Folklore is a way for us to entertain each other, connect with each other, and sometimes it’s a way for us to instill values. The story of Hansel and Gretel teaches children not to go with strangers. The Tortoise and the Hare guides us in understanding that speed isn’t always better than determination. But what about more frightening folklore? It seems that every culture has some kind of unknown, woodland creature lurking around. Mexican culture has the chupacabra, Native American culture has Bakwas, in the modern-day U.S., we have Bigfoot.
In the 1950s a journalist by the name of Andrew Genzoli had a little fun with a letter sent in from a reader. In the letter, the reader described finding freakishly large footprints in a northern California woods. A September column for the Humboldt Times, Andrew published the letter along with some of his own commentary about maybe having a “relative of the Abominable Snowman,” right there in California.
The column, meant to be lighthearted and humorous for an easy Sunday morning read, sparked quick interest from readers. Andrew’s colleague at the paper Betty Allen published a series of follow up articles on the footprints using the name that loggers had given the mysterious and large creature. Bigfoot was born.
The mythical beast has since inspired countless books, movies, TV episodes and more news articles of people talking about their own spottings and encounters.
To this day, folks are still calling and writing in to their local news stations about Bigfoot sightings. According to satelliteinternet.com, Michigan ranks no. 16 in Bigfoot sightings. With lakes and woods occupying so much of northern Michigan and the Upper Peninsula, I wonder if some of those sightings may not be Bigfoot at all, but a creature from another tale.
Dogman is a piece of folklore close to Michigander’s hearts, and especially, northern Michiganders.
First spotted in 1887 by loggers working in Wexford county, Dogman predates Bigfoot. The 7-foot creature is characterized by having a human body and a dog’s head.
Reported encounters with Dogman or Bigfoot look the same. They’re both usually spotted in wooded areas, with early reports coming from loggers. The person who saw them is usually alone. And both creatures seem to have a fair amount of speed and agility.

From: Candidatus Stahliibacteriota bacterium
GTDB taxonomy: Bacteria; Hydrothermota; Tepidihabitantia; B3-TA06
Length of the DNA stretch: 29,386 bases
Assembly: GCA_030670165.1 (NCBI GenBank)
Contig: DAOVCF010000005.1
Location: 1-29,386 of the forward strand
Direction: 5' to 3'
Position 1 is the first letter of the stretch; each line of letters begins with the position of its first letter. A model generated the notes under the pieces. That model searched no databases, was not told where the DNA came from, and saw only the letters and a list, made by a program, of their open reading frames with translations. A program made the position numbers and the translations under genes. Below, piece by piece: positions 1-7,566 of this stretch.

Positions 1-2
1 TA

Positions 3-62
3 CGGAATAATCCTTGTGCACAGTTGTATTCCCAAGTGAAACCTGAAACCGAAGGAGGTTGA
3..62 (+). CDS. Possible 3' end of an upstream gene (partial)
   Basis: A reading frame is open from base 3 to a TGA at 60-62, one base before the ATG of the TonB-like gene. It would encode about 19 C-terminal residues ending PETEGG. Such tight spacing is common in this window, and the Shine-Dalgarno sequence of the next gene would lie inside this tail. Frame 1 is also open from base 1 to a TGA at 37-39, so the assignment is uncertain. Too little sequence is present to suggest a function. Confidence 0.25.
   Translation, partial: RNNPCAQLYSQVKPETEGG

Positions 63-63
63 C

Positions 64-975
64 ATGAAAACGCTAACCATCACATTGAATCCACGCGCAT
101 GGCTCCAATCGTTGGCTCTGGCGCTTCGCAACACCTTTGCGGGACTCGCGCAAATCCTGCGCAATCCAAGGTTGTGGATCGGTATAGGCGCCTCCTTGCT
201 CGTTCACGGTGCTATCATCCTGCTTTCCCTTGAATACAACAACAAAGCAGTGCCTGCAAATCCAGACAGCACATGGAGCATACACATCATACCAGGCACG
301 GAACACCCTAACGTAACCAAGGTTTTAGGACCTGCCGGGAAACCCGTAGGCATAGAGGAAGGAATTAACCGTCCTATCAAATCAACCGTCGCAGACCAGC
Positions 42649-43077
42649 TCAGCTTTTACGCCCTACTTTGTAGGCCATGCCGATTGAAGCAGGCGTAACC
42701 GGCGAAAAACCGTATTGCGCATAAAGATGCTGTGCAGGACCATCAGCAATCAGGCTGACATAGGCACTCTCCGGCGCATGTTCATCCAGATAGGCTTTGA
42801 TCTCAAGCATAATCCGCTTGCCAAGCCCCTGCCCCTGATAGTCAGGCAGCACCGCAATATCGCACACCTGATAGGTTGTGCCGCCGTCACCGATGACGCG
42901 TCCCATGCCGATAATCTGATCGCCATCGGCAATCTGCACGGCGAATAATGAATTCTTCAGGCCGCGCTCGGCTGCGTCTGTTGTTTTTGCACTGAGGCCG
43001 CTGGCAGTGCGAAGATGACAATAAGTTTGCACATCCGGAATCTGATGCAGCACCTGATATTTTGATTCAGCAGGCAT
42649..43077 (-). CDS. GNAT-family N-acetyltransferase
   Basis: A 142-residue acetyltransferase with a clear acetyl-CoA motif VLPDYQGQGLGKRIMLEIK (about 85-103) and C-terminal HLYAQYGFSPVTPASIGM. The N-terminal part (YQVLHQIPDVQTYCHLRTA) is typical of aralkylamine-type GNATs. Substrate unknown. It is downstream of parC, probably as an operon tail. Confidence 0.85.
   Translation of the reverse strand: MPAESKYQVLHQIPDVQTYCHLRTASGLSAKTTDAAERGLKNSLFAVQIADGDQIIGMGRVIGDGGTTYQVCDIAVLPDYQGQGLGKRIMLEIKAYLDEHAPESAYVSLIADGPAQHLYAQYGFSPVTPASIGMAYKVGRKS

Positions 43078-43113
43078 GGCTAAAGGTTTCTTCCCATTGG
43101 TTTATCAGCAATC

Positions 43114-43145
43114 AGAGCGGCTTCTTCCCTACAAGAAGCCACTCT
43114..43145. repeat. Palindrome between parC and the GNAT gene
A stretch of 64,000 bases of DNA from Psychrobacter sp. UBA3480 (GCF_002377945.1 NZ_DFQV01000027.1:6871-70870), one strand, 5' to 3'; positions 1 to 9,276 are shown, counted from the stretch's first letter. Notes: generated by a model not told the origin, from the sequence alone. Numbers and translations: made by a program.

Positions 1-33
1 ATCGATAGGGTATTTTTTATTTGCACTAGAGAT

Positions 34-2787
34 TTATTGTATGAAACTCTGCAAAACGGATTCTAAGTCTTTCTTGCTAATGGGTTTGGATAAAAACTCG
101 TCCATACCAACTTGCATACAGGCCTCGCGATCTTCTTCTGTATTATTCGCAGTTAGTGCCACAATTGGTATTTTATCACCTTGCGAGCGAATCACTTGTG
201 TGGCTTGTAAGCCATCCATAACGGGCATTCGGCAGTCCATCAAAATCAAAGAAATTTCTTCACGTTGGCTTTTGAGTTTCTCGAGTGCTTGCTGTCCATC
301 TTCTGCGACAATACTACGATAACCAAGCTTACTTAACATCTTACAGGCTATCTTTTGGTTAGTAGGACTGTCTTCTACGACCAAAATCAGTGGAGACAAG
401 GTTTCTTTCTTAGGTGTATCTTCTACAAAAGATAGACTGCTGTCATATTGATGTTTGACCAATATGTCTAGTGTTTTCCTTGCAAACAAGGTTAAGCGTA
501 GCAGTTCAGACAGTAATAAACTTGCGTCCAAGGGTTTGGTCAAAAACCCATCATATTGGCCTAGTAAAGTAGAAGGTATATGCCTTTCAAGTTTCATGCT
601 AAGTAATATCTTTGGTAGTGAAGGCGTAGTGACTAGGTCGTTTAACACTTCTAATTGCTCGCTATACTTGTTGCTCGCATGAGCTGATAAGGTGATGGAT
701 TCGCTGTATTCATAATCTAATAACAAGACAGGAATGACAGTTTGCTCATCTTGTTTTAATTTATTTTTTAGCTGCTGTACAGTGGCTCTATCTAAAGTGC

Bigfoot could be anywhere between 6’6 and 10 feet tall, with hair covering his entire body and a sagittal crest head shape similar to an ape.
There’s no doubt that the two creatures look fairly different, and if someone was unaware of the local legend, they could easily report a sighting of a strange creature as Bigfoot instead. I didn’t know who or what Dogman was before I moved up here.
Rich Brauer wouldn’t be confused about which creature he was seeing if ever to find himself alone in the woods. I reached out to the filmmaker who could arguably know Dogman better than anyone, he filmed two movies ‘Dogman’ and ‘Return of the Dogman.’ He’s interviewed many locals over the years who have reported seeing Dogman, and there’s no question that it’s him.
“The thing that really struck me as I’m filming this and people are literally coming up on the street, and saying, I’ve got a Dogman story for you. So many people who had these vivid stories and memories of seeing Dogman. And these stories are coming in and there were people that were not flying saucer, aluminum foil on their head kind of people. One of them was a science teacher, a young guy with a family. There were a couple of law enforcement people that were not inclined to do this kind of thing. Another guy who runs an auto parts store came home one night and said, ‘This thing was standing up in my driveway and ran right past me. It looked just like a wolf on its hind legs.’”
So, Bigfoot or Dogman? We may never know for sure how many of those sightings were adamantly Bigfoot. But the folks who live or have lived in northern Michigan would know Dogman when they see him. Whether he’s in the woods, down the road, or in your backyard.
Do you believe in the legend of the Dogman?
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